The Absence of Discipleship in Contemporary Worship Music

June 12th, 2008 / 3 Comments

One of the results of my ongoing spiritual formation is an awareness of the importance of discipleship; specifically discipleship as a visible practice that manifests social and political conclusions. This has also led to the observation that the majority of contemporary worship songwriters are oblivious to the responsibility the church has towards “making disciples.” Or stated more bluntly, most contemporary worship songs, and consequently most American evangelicals, are so consumed with internal/personal spirituality that it borders on narcissism.

This is not to say that “personal faith” is unimportant, as Augustine’s Confessions attests, or that there aren’t exceptions to my generalization—the work of Derek Webb comes to mind as does the lesser known Tom Wuest—but simply that the predominant view of contemporary worship represents an incomplete picture of what it means to be Christian.

Last Sunday at Morristown Vineyard we sang “Sweetly Broken” by Jeremy Riddle, which begins:

To the cross I look, to the cross I cling
Of it’s suffering I do drink
Of it’s work I do sing

For on it my Savior both bruised and crushed
Showed that God is love
And God is just

At the cross You beckon me
You draw me gently to my knees, and I am
Lost for words, so lost in love,
I’m sweetly broken, wholly surrendered

As I was singing “Sweetly Broken” I kept coming back to the question, “what does it mean to be a disciple of a God who taught that love and justice are best expressed as willful submission to death on a cross?” As a follower of Christ, in what ways am I called to be “sweetly broken, wholly surrendered?”

As worship continued my thoughts turned to Tom Fox, a Christian who was killed in Iraq in 2005 while serving as a peace activist. I later found the following excerpt from one of his last journal entries:

Tom FoxTom Fox with Children, courtesy of CPT

We are throwing ourselves open to the possibility of God’s grace bringing some rays of light to the shadowy landscape that is Iraq. We are letting ourselves be guided by something that is beyond rational, intellectual analysis. (emphasis mine)

I wonder what the situation in Iraq might look like today if evangelicals in America correctly understood the role of discipleship in the life of faith. I wish more worship music communicated a spirituality that could actually be embodied by the church, rather than perpetuating a spirituality that is trite and superficial.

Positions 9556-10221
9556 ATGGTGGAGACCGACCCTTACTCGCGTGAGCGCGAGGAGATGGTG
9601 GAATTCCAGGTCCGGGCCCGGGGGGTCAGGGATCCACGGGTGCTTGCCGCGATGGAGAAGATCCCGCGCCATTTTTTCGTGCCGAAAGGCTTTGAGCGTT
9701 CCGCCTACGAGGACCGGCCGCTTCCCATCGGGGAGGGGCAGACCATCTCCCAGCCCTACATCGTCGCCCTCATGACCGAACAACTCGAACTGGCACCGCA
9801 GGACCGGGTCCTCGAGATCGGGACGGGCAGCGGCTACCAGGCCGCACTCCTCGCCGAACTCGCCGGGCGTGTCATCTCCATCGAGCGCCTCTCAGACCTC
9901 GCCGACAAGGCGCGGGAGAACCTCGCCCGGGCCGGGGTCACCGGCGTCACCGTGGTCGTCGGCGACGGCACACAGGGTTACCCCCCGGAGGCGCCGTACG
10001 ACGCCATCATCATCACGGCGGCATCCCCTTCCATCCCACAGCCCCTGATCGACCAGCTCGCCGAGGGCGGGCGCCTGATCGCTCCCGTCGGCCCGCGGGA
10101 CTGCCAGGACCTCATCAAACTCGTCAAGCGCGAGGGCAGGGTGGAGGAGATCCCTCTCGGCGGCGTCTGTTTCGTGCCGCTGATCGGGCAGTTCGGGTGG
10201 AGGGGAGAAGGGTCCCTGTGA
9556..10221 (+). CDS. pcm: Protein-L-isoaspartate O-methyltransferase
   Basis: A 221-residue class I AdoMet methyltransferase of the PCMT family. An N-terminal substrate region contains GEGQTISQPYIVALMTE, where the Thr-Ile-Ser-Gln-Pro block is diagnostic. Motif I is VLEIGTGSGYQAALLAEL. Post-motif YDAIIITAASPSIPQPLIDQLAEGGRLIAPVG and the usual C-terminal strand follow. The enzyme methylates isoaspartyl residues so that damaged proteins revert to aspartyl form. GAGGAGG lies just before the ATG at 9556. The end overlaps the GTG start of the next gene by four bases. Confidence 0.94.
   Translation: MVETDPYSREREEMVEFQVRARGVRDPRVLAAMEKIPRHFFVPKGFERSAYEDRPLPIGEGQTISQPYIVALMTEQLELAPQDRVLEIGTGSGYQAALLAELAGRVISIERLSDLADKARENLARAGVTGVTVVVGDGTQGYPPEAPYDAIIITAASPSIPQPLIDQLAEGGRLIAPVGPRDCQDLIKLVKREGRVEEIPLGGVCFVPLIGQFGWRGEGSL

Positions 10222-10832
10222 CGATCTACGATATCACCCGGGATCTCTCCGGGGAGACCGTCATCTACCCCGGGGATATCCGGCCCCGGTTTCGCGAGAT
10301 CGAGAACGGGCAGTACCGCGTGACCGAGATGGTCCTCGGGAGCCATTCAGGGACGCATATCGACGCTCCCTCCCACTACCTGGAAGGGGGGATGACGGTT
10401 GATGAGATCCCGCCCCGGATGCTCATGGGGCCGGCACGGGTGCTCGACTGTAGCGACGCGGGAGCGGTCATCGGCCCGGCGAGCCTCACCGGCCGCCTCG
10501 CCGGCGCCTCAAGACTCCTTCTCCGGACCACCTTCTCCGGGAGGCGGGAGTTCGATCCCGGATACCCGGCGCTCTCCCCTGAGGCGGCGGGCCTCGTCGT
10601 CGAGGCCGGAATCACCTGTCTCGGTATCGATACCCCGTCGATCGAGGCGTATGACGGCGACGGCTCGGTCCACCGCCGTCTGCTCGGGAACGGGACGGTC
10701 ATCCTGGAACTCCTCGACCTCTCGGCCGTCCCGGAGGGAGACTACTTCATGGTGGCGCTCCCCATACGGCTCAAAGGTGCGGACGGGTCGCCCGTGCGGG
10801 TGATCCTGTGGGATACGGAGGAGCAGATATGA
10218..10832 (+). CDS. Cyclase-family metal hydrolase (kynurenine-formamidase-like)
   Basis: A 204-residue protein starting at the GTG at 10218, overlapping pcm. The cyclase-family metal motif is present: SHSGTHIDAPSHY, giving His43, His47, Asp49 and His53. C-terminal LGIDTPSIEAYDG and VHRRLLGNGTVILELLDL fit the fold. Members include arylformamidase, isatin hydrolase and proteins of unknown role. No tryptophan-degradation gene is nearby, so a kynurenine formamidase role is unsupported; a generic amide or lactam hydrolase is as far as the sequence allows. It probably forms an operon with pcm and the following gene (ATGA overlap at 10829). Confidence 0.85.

Do you agree that contemporary worship music is overwhelmingly self-centered, and if so, what are some ways you think the church can correct this imbalance?

UPDATE: I also recommend reading Inhabitatio Dei’s excellent post, “The Metaphysics of Descipleship.”

Comments (3)

  1. Scott,

    great post.

    I think I would disagree with words like “most” and “majority” when it comes to triteness/inward focus as it relates to worship songs.

    I think there are many examples of it, some of which you cited, but I think that the Passion movement, it of Tomlin/Crowder/Hall/Redman has many songs that proclaim deep truths of God, and don’t bail out at the end of a song with an emotional plea (. . lost for words, etc. . .). “How Great is our God”, and “Marvelous Light” come to mind.

    There’s also the Sovereign Grace churches who put out very “thick” worship music, and the modern hymn writers Keith Getty and Stuart Townend who wrote modern classics like “How Deep the Father’s Love for us”.

    I think there is a tendency in the Vineyard and Integrity music streams to be a bit “me-centered”. But, I hesitate to paint with a broad brush because I think that there are good and bad in all the various streams.

    Let’s just “test everything and hold onto the good”.

    concern duly noted, though. . . . good stuff,
    Aaron

  2. The Charismanglican / April 9, 2009 / http://www.charismanglican.com

    oops…that’s three. if you write 3 blog posts decent enough to make me comment, you get added to the favorites.

    having made my living as a rock musician, i eventually couldn’t lead worship. it was too easy to use the performance skills to give people an ‘experience’.

    i suppose that’s what has led me thus far into the liturgical tradition…the whole thing seems bent on discipleship. of course, i’m in the Episcopalian church…so maybe discipleship-focused worship ain’t all it’s cracked up to be, eh?

  3. Maresa / July 14, 2010

    Where can I fin the post by Inhabitatio Dei’s “The Metaphysics of Descipleship.”

    The site says that ‘The authors have deleted this blog. The content is no longer available.’

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